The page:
More customers are satisfied with Apple's phones than any other handsets, but they're not as happy as they were last year, a new report said.
According to an American Customer Satisfaction Index report issued today, Apple received a score of 81 (on a scale of 100) in terms of customer satisfaction. But the company dropped 2 percent from its 2012 position, and the iPhone lags the customer satisfaction rating of 86 for Apple's desktop, laptop, and tablet business.
At the same time, satisfaction with Motorola phones jumped 5 percent from 2012 to 77, and Nokia grew 1 percent to 76. Samsung posted the biggest gain of all handset makers, up 7 percent to 76.
Other decliners included HTC and LG, while BlackBerry was flat at 69.
The handset results shouldn't come as too big of a surprise. Samsung's newest devices, including the Galaxy S4, have made it more popular with users. But Apple's most recent smartphone, the iPhone 5, wasn't viewed as a big leap over prior generations.
The ACSI is based on a survey of 70,000 people in the U.S. Results measure customer satisfaction with more than 230 companies in 43 industries and 10 economic sectors, as well as more than 100 services, programs, and Web sites of federal government agencies. A scale of 0 to 100 designates how satisfied people are with their services, with higher scores designating greater satisfaction.
Along with handset vendors, the report also measured satisfaction with wireless phone, Internet, and paid TV services. Generally, people are happier with their wireless and paid TV services this year, but the rankings are among the lowest of all tracked sectors. The Internet service provider sector made an appearance on the ACSI for the first time, but it ended up with the worst customer satisfaction rating of all industries -- 65.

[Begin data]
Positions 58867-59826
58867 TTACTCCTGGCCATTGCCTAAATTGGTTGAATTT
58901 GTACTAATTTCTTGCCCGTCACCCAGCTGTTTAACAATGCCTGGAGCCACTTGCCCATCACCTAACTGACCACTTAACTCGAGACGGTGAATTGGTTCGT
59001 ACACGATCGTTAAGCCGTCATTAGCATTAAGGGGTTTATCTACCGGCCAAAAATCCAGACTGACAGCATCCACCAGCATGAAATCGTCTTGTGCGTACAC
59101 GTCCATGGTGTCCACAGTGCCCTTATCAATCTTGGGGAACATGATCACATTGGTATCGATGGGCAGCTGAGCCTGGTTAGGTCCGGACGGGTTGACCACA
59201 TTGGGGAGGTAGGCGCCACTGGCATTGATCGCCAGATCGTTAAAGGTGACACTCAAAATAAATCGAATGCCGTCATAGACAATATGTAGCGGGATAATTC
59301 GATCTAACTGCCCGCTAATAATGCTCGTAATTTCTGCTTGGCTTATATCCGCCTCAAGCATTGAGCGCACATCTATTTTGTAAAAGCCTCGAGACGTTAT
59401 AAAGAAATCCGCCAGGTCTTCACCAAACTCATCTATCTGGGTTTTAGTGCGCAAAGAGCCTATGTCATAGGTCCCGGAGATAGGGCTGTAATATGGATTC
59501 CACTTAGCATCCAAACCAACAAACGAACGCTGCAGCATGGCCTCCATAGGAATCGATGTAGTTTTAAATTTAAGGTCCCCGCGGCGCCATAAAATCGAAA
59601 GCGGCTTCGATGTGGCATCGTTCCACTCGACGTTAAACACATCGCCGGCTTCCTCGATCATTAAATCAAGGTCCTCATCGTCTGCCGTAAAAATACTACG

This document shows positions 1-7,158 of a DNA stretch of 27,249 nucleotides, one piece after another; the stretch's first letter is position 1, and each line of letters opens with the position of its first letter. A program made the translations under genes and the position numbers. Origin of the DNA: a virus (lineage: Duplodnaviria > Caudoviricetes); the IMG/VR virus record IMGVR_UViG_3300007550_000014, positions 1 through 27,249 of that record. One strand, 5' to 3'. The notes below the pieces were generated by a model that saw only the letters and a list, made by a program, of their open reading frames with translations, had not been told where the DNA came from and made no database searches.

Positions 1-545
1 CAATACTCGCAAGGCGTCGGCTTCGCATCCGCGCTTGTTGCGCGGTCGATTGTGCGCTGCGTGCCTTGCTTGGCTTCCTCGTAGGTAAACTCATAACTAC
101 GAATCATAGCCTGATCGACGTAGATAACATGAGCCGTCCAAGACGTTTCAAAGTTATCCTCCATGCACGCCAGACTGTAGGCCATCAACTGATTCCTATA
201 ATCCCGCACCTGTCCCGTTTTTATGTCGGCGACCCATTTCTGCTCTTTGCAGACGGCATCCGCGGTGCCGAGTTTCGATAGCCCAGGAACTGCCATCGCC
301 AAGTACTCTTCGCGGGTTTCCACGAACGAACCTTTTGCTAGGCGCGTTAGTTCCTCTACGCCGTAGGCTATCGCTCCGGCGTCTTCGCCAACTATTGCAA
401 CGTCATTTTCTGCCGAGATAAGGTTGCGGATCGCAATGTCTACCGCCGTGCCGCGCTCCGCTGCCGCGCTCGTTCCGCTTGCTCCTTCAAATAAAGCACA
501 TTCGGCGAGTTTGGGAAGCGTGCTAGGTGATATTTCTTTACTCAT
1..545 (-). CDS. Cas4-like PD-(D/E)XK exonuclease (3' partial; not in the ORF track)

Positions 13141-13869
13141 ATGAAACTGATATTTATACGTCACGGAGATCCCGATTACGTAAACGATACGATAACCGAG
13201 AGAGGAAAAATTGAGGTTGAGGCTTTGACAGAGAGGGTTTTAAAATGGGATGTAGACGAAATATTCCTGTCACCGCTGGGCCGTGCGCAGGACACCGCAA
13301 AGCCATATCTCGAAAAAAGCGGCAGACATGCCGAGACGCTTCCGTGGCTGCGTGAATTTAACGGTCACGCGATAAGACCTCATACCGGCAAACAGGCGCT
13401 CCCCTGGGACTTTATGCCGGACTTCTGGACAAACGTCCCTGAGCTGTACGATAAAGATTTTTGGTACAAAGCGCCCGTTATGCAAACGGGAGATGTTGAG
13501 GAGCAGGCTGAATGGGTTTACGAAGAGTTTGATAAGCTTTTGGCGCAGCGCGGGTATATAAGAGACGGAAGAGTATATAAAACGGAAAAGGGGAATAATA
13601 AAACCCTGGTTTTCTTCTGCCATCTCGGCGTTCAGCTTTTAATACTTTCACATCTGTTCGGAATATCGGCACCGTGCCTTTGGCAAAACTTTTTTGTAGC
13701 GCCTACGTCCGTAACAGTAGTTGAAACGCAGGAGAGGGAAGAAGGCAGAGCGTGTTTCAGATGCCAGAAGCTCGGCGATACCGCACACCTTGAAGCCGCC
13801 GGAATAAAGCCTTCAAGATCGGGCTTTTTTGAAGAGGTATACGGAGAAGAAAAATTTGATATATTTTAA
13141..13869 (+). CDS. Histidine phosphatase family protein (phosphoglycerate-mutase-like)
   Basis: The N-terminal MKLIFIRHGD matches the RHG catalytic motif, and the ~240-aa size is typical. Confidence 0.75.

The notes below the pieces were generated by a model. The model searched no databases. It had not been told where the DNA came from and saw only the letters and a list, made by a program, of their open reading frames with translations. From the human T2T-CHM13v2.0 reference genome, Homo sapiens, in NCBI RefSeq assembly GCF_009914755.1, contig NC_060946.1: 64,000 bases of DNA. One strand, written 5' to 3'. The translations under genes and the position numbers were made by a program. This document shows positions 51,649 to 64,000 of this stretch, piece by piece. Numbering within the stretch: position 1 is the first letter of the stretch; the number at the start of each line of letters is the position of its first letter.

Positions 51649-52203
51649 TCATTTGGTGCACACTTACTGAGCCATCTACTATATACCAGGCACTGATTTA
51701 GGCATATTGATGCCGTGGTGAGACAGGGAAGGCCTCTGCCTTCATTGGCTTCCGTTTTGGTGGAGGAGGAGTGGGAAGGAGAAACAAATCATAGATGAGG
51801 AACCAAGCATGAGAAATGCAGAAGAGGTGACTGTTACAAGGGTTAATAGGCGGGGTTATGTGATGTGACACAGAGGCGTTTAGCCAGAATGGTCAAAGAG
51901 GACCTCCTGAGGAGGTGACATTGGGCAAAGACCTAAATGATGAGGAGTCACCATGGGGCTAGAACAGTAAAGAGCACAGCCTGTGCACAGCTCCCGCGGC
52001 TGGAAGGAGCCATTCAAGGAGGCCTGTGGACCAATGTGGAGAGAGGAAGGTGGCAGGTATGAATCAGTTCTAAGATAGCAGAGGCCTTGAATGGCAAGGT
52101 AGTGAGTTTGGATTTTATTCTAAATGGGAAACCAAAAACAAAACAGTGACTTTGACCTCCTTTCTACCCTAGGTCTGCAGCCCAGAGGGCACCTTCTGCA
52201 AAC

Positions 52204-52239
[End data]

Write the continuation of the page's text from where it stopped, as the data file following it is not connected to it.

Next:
Wireless telephone service climbed 2.9 percent to an ACSI benchmark of 72 for 2013, matching its 10-year high and reversing a two-year trend of declining satisfaction.
Verizon Wireless leapt over Sprint to become the highest-ranked carrier with a score of 73. Sprint stayed steady at 71, and AT&T rose to 70. T-Mobile posted the only decline among wireless carriers, falling 1 percent to 68.
"It remains to be seen whether T-Mobile's recent move to become the first national wireless carrier to forgo contracts, augmented by the company's just-completed acquisition of MetroPCS, can make things better," the report said.
Overall, customers are "far more satisfied" with their fiber-optic and satellite service than cable service. Verizon's FiOS service led the pack with a score of 73, while DirectTV followed with 72 and AT&T's U-verse followed with 71. Dish rounded out the above-average providers with a rank of 70. All of the cable TV providers improved in 2013, excepted for Time Warner Cable, which fell 5 percent to an industry low of 60.
"High monthly costs and problems with both reliability and speed are the main culprits," the ACSI report said. "Add to that a landscape that is even less competitive than subscription TV service ... and there is little incentive to improve service."
However, the report noted that options such as Google Fiber may eventually force current Internet service providers to step up their customer service.